P(N) = P(0) e^{rN}.
Solving for r, we'd get, using our earlier notation where P(N) is written P_{N}, etc.
[10]
The average instantaneous return, over N years, is:
r = log({P_{N}/P_{0}}^{1/N})
= log(1+Annualized Return)
= Mean of the logarithmic Returns

where we've used [6], above.
We wrote dP/P = r dt which is the same as d/dt log(P(t)) = r
and that allows us to solve for P(t) = P(0) e^{rt} ... when r is constant!
However, we should have written dP/P = r dt+ some random stuff.
Since we're talking "instantaneous", the return will vary randomly from second to second ... hence the "random stuff".
>And the solution of that differential equation is?
Well ... that's a long story, told by Kiyosi Ito.
>Yeah, but which "return" should one use in that magic formula?
You mean this magic formula?
where P is the price at time T and P_{o} is the current price.
Aah, that's a problem, eh? What to use for the return and standard deviation, r and s?
In our Ito tutorial, we suggested that they're the Mean and Standard Deviation of stock prices ... but there are other choices, eh?
I guess we should see which works best, right?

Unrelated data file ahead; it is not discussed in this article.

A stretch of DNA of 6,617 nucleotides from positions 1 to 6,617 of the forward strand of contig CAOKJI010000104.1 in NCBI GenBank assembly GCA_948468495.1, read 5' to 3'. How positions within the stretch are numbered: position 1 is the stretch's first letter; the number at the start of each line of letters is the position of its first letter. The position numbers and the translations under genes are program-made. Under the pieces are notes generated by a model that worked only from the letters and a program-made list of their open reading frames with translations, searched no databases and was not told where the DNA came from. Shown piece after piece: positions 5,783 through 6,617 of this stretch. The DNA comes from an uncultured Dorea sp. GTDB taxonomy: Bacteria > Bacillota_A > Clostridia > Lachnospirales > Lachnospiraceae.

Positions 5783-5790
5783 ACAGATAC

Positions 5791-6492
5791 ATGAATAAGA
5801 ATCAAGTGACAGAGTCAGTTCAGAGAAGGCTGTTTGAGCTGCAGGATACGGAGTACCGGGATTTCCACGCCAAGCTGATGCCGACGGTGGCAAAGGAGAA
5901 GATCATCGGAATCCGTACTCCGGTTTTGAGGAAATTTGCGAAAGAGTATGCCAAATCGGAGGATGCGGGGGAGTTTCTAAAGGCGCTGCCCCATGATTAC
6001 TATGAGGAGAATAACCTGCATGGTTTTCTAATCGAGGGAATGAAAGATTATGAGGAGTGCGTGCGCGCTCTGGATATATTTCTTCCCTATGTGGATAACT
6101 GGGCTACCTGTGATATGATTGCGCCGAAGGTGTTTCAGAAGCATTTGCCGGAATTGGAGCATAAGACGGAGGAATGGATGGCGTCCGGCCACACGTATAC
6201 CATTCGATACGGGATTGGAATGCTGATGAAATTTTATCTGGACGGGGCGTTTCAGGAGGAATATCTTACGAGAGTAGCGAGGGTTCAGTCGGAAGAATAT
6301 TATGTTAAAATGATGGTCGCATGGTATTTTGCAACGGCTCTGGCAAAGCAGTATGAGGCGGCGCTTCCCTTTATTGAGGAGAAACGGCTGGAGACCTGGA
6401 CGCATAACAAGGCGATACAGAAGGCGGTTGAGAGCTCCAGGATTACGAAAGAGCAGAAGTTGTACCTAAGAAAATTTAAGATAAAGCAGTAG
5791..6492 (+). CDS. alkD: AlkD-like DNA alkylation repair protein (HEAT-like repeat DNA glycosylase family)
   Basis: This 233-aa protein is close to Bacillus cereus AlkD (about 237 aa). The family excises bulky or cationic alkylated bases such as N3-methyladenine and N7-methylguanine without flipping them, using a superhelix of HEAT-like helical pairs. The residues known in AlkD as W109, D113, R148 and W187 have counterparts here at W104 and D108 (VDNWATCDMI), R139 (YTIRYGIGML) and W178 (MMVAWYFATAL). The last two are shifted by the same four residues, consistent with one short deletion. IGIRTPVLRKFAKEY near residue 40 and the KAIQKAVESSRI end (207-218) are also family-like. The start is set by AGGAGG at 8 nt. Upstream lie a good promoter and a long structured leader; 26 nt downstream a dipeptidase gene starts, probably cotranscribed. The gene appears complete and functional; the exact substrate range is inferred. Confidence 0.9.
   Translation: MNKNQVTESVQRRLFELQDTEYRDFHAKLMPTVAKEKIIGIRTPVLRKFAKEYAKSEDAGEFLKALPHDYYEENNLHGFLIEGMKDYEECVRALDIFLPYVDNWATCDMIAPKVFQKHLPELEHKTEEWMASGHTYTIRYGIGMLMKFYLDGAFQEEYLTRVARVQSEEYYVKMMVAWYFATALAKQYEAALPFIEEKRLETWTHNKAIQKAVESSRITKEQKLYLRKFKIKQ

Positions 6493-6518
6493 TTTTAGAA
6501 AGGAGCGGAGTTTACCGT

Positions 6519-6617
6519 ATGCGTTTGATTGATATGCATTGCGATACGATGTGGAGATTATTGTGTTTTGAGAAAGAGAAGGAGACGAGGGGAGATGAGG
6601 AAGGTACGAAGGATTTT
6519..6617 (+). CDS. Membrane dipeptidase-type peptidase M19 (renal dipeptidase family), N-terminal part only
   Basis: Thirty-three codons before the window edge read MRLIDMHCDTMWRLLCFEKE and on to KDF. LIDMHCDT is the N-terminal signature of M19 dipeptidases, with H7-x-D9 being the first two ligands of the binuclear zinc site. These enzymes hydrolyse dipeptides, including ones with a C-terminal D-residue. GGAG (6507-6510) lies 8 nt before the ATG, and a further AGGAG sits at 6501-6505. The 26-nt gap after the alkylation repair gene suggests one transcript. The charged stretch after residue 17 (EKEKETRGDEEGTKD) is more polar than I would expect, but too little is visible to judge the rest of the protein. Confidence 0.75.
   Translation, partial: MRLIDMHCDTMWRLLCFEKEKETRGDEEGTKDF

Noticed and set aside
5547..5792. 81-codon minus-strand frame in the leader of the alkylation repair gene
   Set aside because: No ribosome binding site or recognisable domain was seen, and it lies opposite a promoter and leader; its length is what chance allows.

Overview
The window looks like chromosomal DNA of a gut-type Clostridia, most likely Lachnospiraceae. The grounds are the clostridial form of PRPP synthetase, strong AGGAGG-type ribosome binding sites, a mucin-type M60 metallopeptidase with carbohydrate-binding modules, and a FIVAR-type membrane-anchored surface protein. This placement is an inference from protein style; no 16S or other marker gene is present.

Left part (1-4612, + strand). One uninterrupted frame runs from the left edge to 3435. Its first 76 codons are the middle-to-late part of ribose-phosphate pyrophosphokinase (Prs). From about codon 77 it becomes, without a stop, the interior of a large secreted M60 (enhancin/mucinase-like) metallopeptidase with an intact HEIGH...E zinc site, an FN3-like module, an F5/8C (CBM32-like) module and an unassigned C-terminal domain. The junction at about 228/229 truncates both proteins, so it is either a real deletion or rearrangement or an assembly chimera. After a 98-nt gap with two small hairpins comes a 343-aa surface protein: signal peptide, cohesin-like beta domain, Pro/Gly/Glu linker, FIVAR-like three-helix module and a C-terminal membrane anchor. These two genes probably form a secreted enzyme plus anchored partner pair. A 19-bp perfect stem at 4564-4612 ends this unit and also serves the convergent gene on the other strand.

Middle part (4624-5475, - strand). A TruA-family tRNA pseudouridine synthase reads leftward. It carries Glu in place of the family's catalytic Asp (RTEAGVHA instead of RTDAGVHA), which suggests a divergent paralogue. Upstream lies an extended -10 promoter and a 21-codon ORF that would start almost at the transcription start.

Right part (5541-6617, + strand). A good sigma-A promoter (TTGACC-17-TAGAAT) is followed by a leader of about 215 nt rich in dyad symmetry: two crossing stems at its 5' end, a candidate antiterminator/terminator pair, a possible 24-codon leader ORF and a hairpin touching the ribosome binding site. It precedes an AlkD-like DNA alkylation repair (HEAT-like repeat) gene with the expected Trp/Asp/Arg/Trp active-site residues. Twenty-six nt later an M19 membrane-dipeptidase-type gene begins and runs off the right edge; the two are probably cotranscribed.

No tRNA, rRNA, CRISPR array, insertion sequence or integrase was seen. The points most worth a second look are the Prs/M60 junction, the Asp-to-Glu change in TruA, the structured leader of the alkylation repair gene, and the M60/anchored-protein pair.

Alas, f(P) is a return distribution at some time T in the future, and how do we get such a distribution ... from real price data?
We can look at historical data, generate f(P) according to the above formula, then check the price at a time T in the future.
However, that'll give us a single price ... not a distribution of prices.
>But the formula can tell you the probability of getting a price less than, say $10.
Sure, and if that probability is 5% and the actual stock price turns out to be $9.00 we can say: "We're in that 5%".
If our stock is $11.00 then we can say: "We're in that 95%".
>Okay, so how do you get a distribution of prices ... a probability distribution?
Ay, there's the rub. The only way I can imagine doing that is like so:
 Generate a set of random "historical" data
 Extract some return and standard deviation
(staring intently at [1] to [6] and choosing Mean or Annualized or Continuous or logarithmic return and standard deviation...or whatever)
 Having made our choice, (r, s), we generate a distribution f(P) according to the above formula
 We then generate a jillion random prices P, at time T and compare to the distribution f(P)
 Then we repeat steps 2 to 4 a jillion times to see which choice (in step 2) gave the "best" match
>And how do you get the random historical data ... and random future price P?
We could select from ... uh, a lognormal distribution of returns.
>What! If you assume a lognormal distribution  to get your random data  aren't you already making some choice for r and s?
Uh ... we'll see.
click to continue